In addition, the National Psoriasis Foundation reports that some people with psoriasis get symptom relief using apple cider vinegar (either by adding it to a bath or soaking affected areas in it), emu oil (by rubbing it onto affected areas) or oats (by either adding them to a bath or mixing it into a paste with water and applying it directly to the skin).

Some of these alternative therapies have not been scientifically evaluated for effectiveness or possible side effects, so be sure to talk to your doctor before using them.

Addressing Other Symptoms: Coal Tar and Salicylic Acid

Topical coal tar is likely the oldest psoriasis treatment method. It reduces inflammation associated with psoriasis and slows skin cell proliferation, which is typically increased in affected areas.

Generally, coal tar-containing products are applied directly to the affected skin. To increase the effectiveness of these products, the National Psoriasis Foundation recommends that tar be left on the skin for at least two hours.

Most people combine tar-based therapies with other treatment methods. One common strategy, the Goeckerman regimen, combines the use of tar and ultraviolet (UV) light exposure. Tar can make the skin more sensitive to light, increasing the effectiveness of the UV exposure.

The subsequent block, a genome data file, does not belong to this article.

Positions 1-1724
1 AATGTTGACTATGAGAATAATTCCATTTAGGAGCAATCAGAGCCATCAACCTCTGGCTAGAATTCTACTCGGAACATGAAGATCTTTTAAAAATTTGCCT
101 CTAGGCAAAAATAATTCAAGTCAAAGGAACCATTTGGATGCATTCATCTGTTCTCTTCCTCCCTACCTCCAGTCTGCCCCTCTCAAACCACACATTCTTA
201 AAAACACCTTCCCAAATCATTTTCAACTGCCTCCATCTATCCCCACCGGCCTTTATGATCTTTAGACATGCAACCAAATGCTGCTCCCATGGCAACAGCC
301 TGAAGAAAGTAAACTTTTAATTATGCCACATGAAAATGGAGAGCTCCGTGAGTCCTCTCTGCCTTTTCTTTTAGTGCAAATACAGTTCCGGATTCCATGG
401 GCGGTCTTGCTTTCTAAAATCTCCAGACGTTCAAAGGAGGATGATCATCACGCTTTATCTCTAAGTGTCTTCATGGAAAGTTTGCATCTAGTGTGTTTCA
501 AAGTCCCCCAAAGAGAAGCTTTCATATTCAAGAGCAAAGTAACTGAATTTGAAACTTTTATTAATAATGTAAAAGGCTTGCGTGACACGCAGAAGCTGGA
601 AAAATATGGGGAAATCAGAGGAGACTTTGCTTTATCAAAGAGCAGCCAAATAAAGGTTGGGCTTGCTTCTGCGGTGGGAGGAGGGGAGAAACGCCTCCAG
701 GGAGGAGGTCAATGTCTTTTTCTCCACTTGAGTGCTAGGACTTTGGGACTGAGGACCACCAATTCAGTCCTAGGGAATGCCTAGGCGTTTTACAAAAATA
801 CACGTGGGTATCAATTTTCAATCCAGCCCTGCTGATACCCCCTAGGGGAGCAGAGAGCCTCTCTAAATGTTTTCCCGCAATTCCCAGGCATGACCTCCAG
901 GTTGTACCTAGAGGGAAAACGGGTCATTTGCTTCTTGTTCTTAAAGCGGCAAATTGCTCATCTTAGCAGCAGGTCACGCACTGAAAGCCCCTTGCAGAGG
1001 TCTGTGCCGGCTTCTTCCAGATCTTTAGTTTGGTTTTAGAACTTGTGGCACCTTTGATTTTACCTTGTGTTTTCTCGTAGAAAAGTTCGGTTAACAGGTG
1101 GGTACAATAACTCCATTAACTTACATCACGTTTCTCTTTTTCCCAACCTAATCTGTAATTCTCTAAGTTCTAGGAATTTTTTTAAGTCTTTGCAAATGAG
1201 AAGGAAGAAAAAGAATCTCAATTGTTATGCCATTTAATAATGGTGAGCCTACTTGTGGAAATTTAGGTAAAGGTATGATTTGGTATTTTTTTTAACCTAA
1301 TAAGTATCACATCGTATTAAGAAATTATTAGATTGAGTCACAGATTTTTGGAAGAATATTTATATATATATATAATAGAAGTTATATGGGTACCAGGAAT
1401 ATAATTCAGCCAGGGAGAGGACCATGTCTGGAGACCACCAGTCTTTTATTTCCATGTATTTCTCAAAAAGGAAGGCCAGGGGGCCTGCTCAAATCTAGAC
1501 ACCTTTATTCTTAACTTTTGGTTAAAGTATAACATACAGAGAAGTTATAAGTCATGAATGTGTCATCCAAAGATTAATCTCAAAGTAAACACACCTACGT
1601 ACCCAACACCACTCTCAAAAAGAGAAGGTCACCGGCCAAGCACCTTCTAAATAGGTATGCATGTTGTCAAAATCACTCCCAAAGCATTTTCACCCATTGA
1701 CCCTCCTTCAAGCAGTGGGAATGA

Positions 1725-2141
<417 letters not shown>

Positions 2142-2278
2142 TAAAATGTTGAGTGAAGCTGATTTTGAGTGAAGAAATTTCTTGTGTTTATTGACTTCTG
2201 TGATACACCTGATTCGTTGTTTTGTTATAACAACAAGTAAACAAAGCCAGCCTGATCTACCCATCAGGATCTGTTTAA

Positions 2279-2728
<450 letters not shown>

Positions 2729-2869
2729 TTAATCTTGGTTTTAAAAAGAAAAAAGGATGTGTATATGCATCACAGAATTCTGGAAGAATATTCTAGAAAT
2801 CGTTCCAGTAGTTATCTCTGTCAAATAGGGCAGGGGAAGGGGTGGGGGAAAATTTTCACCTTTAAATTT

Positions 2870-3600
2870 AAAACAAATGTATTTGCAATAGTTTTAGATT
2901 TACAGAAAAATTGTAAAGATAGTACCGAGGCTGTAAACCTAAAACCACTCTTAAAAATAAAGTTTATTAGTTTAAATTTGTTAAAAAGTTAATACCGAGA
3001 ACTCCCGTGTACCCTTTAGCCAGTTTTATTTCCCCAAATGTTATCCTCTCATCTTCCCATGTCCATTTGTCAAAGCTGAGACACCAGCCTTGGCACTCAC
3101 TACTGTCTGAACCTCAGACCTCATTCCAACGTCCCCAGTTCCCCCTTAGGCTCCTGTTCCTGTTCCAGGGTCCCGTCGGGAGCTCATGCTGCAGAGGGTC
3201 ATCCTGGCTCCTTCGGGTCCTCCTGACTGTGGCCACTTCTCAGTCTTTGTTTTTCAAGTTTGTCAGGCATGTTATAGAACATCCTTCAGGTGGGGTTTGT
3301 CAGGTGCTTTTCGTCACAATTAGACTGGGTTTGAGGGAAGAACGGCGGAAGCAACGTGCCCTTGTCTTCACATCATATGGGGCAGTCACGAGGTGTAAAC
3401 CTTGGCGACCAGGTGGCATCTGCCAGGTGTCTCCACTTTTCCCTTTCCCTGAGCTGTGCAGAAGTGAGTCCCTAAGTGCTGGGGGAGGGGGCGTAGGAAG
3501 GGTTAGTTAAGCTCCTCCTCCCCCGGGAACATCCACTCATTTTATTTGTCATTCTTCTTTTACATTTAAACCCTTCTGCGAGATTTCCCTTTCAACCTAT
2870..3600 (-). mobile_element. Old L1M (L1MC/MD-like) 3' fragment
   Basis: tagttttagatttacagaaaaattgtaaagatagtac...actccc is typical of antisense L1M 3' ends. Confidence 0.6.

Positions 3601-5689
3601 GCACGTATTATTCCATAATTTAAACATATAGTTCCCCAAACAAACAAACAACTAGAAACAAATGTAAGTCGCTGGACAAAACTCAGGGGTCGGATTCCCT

Side effects of coal tar are rare, but can include skin irritation and redness. Exposure to high concentrations of tar has been linked to increased cancer risk. Experts recommend that people who use tar as a long-term method of treatment should be checked regularly for skin cancer.

The U.S. Food and Drug Administration has also approved the use of salicylic acid for the treatment of psoriasis. This medication is available in over-the-counter creams, shampoos, soaps and lotions, and it reduces psoriasis scales and helps topical medications sink deeper into the skin.

Sources:

"Alternative Approaches to Psoriasis Treatment: Topical Products." National Psoriasis Foundation: Alternative Topical Products. Nov. 2006. National Psoriasis Foundation. 11 Jun. 2008

"Cutivate (fluticasone propionate)." U.S. National Library of Medicine. 2008. National Institutes of Health. 11 Jun. 2008

"Hydrocortisone (Hydrocortisone)." U.S. National Library of Medicine. 2006. National Institutes of Health. 11 Jun. 2008

"Hydrocortisone Topical." MedlinePlus Drug Information. 2007. National Institutes of Health. 11 Jun. 2008

James, M. "A Randomized, Double-Blind, Multicenter Trial Comparing Fluticasone Propionate Cream, 0.05%, and Hydrocortisone-17-Butyrate Cream, 0.1%, Applied Twice Daily for 4 Weeks in the Treatment of Psoriasis." Cutis; Cutaneous Medicine for the Practitioner 67(Suppl 4)Apr. 2001: 2-9. 11 Jun. 2008.

"Over-the-Counter Products." National Psoriasis Foundation: Treatment Guide. 2008. National Psoriasis Foundation. 11 Jun. 2008.

Reimann, S., T. Luger, D. Metze. "[Topical Administration of Capsaicin in Dermatology for Treatment of Itching and Pain]." Der Hautarzt; Zeitschrift für Dermatologie, Venerologie, und Verwandte Gebiete 51. 3 Mar. 2000 : 164-172. 11 Jun. 2008. <www.ncbi.nlm.nih.gov/pubmed/10789077?ordinalpos=8&itool=EntrezSystem2.PEntrez.Pubmed.Pubmed_ResultsPanel.Pubmed_RVDocSum>.